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HORSE RACING—The winners of the $184,750 Champagne Stakes, split for the first time in its 102-year history, were HOLDING PATTERN ($12) and PROTAGONIST ($7.40) on closing day at Belmont. Holding Pattern, ridden by Mike Miceli, withstood a foul claim in his 5�-length victory over Green Gambados in the first division. In the second division Angel Santiago guided Protagonist between horses in the final 70 yards to beat Prince of Reason by a neck.
Secretariat ($3), Ron Turcotte up and racing on grass for the first time, rebounded to win the $113,600 Man o' War stakes by five lengths over Tentam, setting a Belmont turf course record of 2:24[4/5] for the 1� miles.
Alma North ($12.80) led all the way to win Atlantic City's $100,000 Matchmaker Stakes for fillies and mares by 1� lengths over Light Hearted. The 5-year-old mare, disqualified after winning the Stakes last year, was ridden by Frank Lovato and equaled the track record of 1:55[1/5] for the 1[3/16] miles.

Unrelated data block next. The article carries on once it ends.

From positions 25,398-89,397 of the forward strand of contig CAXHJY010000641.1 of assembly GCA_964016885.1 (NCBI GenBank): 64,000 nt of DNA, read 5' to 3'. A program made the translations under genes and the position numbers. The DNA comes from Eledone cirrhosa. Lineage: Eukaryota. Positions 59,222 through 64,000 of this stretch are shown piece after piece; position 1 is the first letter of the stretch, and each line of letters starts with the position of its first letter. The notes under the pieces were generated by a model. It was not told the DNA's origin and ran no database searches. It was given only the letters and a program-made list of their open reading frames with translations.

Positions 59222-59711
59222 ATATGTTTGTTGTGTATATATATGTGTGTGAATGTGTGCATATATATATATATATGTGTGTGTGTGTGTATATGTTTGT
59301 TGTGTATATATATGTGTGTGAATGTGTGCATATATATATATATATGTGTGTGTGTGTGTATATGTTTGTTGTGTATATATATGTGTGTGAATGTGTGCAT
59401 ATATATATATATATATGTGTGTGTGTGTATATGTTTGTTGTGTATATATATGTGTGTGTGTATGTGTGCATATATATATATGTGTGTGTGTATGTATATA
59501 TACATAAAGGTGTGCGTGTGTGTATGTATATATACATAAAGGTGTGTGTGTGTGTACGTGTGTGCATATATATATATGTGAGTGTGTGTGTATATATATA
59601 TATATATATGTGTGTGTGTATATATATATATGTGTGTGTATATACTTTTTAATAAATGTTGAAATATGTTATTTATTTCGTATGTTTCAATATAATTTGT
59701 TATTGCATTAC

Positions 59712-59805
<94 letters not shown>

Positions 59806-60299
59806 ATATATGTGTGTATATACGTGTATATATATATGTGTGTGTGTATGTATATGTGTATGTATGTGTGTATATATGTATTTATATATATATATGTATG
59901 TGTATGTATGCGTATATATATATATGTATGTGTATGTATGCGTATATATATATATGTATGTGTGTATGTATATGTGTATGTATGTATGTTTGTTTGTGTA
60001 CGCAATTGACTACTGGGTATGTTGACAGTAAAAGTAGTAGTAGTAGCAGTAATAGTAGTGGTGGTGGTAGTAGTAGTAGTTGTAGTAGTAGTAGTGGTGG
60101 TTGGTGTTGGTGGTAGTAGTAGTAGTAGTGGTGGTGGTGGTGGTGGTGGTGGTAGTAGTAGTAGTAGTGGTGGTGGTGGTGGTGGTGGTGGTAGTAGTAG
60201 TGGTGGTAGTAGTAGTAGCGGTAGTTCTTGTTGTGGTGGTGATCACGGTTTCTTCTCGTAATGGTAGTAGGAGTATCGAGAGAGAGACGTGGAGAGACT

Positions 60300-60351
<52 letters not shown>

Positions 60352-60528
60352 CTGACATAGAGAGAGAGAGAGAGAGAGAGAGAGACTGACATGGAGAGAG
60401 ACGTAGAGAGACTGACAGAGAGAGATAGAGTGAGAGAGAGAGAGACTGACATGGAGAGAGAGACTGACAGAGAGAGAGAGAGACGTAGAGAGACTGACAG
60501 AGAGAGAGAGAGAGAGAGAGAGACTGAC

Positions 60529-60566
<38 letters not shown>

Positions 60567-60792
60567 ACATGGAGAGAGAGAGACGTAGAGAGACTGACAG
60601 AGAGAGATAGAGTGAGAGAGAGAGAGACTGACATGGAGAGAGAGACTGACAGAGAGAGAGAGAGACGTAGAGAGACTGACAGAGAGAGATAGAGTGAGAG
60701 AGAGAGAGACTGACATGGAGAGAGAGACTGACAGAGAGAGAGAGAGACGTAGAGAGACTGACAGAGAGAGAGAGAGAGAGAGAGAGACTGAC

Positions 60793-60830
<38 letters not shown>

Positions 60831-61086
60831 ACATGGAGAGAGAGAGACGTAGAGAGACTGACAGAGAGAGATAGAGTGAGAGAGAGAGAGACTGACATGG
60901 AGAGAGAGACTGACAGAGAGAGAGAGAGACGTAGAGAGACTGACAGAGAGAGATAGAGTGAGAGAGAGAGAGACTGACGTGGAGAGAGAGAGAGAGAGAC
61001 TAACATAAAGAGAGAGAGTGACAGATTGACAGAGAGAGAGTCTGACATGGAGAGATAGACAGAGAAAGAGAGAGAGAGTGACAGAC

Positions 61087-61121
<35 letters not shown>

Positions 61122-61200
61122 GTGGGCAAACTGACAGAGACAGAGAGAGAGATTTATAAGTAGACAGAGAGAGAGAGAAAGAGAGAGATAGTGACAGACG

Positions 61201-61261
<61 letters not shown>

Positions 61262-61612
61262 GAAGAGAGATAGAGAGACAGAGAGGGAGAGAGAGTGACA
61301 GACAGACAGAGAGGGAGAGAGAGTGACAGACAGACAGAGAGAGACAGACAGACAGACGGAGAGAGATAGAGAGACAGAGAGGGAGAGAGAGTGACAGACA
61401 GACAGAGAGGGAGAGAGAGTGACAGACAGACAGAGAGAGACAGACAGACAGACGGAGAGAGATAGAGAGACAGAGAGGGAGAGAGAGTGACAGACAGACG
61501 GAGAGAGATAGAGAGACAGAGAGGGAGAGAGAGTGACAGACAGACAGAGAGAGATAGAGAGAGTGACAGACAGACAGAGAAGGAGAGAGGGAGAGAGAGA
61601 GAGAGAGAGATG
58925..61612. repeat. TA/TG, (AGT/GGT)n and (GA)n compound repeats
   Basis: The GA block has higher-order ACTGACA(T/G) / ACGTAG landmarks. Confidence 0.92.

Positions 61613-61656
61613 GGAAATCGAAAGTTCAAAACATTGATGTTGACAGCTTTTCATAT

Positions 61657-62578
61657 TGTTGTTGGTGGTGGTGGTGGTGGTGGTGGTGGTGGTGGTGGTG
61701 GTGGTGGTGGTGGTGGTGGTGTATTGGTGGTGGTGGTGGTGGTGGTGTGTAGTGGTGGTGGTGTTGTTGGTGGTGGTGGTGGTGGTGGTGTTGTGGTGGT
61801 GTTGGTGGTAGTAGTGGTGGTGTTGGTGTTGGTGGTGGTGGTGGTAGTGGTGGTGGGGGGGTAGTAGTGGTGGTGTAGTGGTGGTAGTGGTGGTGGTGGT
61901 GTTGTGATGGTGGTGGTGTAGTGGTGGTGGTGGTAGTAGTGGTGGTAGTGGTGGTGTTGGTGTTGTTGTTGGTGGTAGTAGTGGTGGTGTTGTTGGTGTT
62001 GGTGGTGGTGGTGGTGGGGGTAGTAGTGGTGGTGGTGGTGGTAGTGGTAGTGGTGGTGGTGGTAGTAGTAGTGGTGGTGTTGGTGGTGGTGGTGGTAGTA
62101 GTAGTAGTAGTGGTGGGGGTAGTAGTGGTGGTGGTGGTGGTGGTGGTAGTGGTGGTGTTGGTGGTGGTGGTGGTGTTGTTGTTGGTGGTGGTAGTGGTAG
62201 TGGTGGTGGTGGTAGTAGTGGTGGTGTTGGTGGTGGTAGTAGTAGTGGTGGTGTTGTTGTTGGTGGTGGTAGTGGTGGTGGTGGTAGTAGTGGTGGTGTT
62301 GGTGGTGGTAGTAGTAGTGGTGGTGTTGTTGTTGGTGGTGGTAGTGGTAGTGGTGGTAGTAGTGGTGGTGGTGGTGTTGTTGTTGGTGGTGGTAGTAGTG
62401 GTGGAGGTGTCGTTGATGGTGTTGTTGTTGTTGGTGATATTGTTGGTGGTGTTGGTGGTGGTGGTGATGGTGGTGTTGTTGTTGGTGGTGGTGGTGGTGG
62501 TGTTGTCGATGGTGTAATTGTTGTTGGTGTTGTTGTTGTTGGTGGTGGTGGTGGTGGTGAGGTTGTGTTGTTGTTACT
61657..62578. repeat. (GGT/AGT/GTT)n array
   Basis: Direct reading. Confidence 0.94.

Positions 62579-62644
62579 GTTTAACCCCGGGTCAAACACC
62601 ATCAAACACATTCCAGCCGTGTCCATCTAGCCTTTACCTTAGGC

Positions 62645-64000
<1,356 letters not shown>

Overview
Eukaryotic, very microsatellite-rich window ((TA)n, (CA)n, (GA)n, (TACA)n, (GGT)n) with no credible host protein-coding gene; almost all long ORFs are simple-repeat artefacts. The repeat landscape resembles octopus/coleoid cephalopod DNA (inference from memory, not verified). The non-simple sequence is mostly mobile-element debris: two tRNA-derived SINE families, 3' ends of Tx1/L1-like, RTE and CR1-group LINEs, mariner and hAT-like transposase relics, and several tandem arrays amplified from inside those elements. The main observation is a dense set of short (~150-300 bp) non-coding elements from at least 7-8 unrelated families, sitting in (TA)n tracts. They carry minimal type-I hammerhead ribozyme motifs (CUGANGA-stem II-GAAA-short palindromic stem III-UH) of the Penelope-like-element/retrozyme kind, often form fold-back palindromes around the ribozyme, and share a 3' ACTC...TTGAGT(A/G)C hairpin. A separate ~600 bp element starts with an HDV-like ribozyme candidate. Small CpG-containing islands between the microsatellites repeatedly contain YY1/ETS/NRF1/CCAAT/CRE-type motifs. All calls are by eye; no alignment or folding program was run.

MOTOR SPORTS—MARK DONOHUE drove away from the field to win not only the Monterey-Castrol Grand Prix at Laguna Seca Raceway but also the 1973 Can-Am Challenge Cup series.
MILEPOSTS—BANNED: The practice of soaking bowling balls in chemical solutions to soften their outer shells and make possible a sharper hook (SI, Sept. 17), by the Professional Bowlers Association.
HIRED: RALPH HOUK, 54, as manager of the Detroit Tigers, 11 days after he resigned from the New York Yankees, at an estimated $75,000 a year for three years, the longest and highest-paying managerial contract ever given by the Tigers.
RESTORED: By the AAU, JIM THORPE'S amateur status for the period 1909-1912. Thorpe was stripped of the two gold medals he won in the 1912 Olympics by the International Olympic Committee, which ruled he was actually a professional. The U.S. Olympic Committee can now intercede on Thorpe's behalf with the IOC.
RETIRED: World auto racing champion JACKIE STEWART, 34, eight days after his friend and teammate Fran�ois Cevert was killed in a crash at Watkins Glen. Stewart, who held the world title three times, won a record 27 Grand Prix races over 10 years. He named Jody Scheckter as his successor on the Tyrrell-Ford team.